The snow whites got the start every Opening Day for the longest of spells, as best as I can recall. Bobby Jones, Al Leiter, Kevin Appier and the rest who threw the first pitch of a new Shea season dressed Ivory-fresh clear through to 2008. Mike Piazza emerged dazed and confused from a trade and into the bright Met sunlight in snow whites. John Olerud took it to Curt Schilling in snow whites. Matt Franco beat Mariano Rivera a ninth inning in snow whites. Melvin Mora duckwalked across home plate in snow whites. Todd Pratt created postseason walkoff lore in snow whites. Benny Agbayani created more of it in snow whites a year later (on him they fit like pajamas).

On September 21, 2001, Piazza, in snow whites, took a swing people still talk about. Four years later he was wearing the very same get-up when he said goodbye to his stadium. David Wright pulled his socks real high against the cuffs of those pants. Jose Reyes slid into myriad bases before slipping out of town wearing that top. The snow whites endured to see Citi Field open with Mike Pelfrey being overly welcoming to Jody Gerut; Johan Santana make HI57ORY; R.A. Dickey notch a 20th; and Lucas Duda connect for a 30th.

And yet, I won’t miss the snow whites. Something always seemed wrong about them. They were the first alternate home uniform the Mets ever unveiled. In the late 1990s, almost everybody had figured out a way to sell more jerseys by making more jerseys. Why shouldn’t the Mets get in on the action? Besides, what could be more special than the night 42 was retired at Shea? Why shouldn’t the Mets play the Dodgers wearing something vaguely Dodgerish in nature? Why must the Mets cling to pinstripes at a moment when pinstripes in New York implied something decidedly unMetsian?

So the Mets ran away from their own uniforms. They pre-empted the pinstripes now and then in ’97 (two years after reviving their most classic iteration [8]) and gave the snow whites ever greater priority as the ’90s became the next century. The pinstriped uniform that was the one constant of Mets home games from 1962 through 1996 was relegated to sporadic use. When the Mets played in their only World Series to date since 1986, they wore white jerseys with white pants and they worn black jerseys with white pants, but they never wore pinstriped jerseys and they never wore blue caps.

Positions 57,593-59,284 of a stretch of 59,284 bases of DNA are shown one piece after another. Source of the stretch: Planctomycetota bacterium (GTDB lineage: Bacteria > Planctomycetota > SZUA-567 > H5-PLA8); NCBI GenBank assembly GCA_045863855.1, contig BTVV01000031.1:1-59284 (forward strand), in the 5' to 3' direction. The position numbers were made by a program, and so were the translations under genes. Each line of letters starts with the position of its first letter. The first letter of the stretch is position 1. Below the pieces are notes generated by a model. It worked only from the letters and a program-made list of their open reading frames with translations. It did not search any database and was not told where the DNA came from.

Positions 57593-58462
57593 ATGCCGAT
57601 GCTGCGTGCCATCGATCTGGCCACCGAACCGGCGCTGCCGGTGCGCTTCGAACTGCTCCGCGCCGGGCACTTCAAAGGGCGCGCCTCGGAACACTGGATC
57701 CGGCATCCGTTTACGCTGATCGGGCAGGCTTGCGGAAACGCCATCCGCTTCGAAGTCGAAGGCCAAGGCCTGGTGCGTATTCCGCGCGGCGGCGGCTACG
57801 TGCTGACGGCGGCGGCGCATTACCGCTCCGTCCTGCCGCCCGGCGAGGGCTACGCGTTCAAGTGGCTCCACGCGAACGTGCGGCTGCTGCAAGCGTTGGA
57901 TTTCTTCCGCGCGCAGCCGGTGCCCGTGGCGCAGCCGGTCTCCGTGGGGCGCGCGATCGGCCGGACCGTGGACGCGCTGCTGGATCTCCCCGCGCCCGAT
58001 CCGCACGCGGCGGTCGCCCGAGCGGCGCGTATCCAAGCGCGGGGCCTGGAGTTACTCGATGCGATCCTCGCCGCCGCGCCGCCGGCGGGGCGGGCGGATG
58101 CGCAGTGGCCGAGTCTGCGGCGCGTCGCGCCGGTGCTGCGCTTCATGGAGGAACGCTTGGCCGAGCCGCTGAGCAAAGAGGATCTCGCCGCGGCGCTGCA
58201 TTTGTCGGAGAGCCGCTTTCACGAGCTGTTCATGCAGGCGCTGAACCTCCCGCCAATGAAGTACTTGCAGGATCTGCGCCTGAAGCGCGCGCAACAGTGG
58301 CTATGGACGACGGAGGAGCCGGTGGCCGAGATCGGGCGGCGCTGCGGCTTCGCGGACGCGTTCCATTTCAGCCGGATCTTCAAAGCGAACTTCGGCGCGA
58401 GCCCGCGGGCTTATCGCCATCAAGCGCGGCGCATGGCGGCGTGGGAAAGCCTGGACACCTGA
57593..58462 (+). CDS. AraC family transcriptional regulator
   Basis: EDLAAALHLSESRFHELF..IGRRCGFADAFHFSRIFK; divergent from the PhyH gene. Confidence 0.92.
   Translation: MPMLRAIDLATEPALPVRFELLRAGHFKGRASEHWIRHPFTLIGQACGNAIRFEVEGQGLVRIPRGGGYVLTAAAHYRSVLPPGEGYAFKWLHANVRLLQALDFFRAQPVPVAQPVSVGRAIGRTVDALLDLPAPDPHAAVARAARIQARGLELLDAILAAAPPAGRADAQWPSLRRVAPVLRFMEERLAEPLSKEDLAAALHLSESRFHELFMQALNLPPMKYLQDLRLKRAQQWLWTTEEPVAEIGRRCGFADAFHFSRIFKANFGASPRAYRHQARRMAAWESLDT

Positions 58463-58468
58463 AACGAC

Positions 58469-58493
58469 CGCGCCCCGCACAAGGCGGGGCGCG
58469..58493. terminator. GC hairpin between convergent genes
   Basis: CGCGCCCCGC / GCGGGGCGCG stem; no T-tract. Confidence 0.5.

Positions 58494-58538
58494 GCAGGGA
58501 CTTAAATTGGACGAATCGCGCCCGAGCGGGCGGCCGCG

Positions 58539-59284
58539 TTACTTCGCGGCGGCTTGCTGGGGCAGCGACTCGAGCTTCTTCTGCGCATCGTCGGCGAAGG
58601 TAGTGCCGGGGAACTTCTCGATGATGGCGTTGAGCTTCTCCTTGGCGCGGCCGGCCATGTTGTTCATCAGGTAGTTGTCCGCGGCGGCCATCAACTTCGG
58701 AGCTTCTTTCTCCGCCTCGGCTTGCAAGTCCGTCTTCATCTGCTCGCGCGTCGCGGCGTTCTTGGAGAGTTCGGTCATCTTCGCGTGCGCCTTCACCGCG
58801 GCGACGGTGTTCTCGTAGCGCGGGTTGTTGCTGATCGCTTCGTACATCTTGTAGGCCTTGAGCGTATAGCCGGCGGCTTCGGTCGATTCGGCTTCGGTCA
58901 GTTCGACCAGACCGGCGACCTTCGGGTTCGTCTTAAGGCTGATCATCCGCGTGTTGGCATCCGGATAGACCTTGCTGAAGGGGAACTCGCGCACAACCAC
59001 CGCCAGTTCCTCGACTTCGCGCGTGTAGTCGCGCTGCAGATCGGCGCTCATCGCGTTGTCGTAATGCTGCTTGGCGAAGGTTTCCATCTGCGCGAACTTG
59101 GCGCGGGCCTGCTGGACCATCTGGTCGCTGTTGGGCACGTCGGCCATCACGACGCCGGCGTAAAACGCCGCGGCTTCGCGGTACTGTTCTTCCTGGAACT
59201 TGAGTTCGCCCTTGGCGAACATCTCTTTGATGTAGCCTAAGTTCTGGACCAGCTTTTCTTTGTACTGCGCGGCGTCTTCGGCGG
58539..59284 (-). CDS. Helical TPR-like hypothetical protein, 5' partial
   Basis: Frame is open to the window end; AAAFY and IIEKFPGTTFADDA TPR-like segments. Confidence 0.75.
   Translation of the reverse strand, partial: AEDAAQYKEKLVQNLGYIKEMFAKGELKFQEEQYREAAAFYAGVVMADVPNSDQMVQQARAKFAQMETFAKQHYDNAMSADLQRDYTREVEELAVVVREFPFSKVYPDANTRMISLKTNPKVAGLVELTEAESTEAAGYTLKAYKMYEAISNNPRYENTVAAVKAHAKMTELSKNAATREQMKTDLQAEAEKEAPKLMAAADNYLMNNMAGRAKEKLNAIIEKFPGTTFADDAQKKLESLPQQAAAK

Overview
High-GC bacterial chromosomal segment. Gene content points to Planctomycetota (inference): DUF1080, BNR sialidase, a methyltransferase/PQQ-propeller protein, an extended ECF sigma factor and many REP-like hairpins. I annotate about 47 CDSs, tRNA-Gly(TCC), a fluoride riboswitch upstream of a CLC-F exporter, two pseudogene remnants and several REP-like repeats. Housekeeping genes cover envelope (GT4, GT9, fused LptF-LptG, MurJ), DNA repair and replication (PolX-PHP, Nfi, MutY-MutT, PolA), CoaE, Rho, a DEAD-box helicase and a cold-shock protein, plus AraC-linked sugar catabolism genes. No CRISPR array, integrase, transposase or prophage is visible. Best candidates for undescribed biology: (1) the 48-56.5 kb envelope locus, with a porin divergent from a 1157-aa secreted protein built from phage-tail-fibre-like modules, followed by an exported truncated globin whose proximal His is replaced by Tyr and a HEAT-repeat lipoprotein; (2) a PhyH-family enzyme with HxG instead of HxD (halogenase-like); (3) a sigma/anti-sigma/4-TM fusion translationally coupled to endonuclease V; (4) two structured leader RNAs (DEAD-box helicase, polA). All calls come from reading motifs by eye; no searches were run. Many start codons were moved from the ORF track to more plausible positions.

Mets pinstripes were all but invisible from 1998 to 2006. They were camouflaged, you might say. They almost went the way of Banner Day and Old Timers Day and any number of signifiers of what it meant to be Met.

Without fanfare, however, they crept back into consciousness on October 18, 2006. When the Mets took the field for Game Six of the National League Championship Series, needing to win in order to play again, it was decided they would be the Mets in pinstripes and blue caps again. It was hard not to notice from the Upper Deck; it was the sort of thing a Mets fan would notice, given how absent pinstripes in particular (but blue caps, too) had been from the 1999 and 2000 postseasons. The Mets looked right and they played well and they won. The next night they didn’t win but they still looked right. Possibly the greatest catch in Mets history occurred in pinstripes. It was a small detail in a crushing defeat, but the seeds of a spiritual victory had been planted.

In their desperate hour, the Mets decided to look like the Mets. It was no more than a passing thought in the final hours of 2006, but I had a sense we were turning a corner. It didn’t seem an accident that when snow white-era Mets were introduced on Shea’s last day, they wore pinstriped jerseys the likes of which they almost never wore while active. When we finally turned it, we’d be true to our selves: the blue, the orange, the pinstripes. It took longer than I would have thought, but in 2012, the Mets began to wear them with frequency and without dropshadow. There was even an attempt at regulating uniformity: pinstripes at night, snow whites in the afternoon. But these were the Mets, who get easily distracted. Johan was, by all rights, supposed to be no-hitting the Cardinals in pinstripes since it was a Friday night, but Johan preferred the snow whites, and are you gonna really gonna tell Johan Santana to go change?

Later came blue tops, because they sell, and camouflage tops, because maybe they would, too. But the pinstripe tops — promised in 2015 to shine as bright as they did circa 1969 — were back to stay. And, at last, the snow whites, that never served any great purpose except to make the Mets’ image just a little more pale, were ruled out of play for 2015. Essential Metness triumphed, at least off the field. Or off the rack.

Good night, snow whites. We had joy. We had fun. But you had too many seasons in the sun.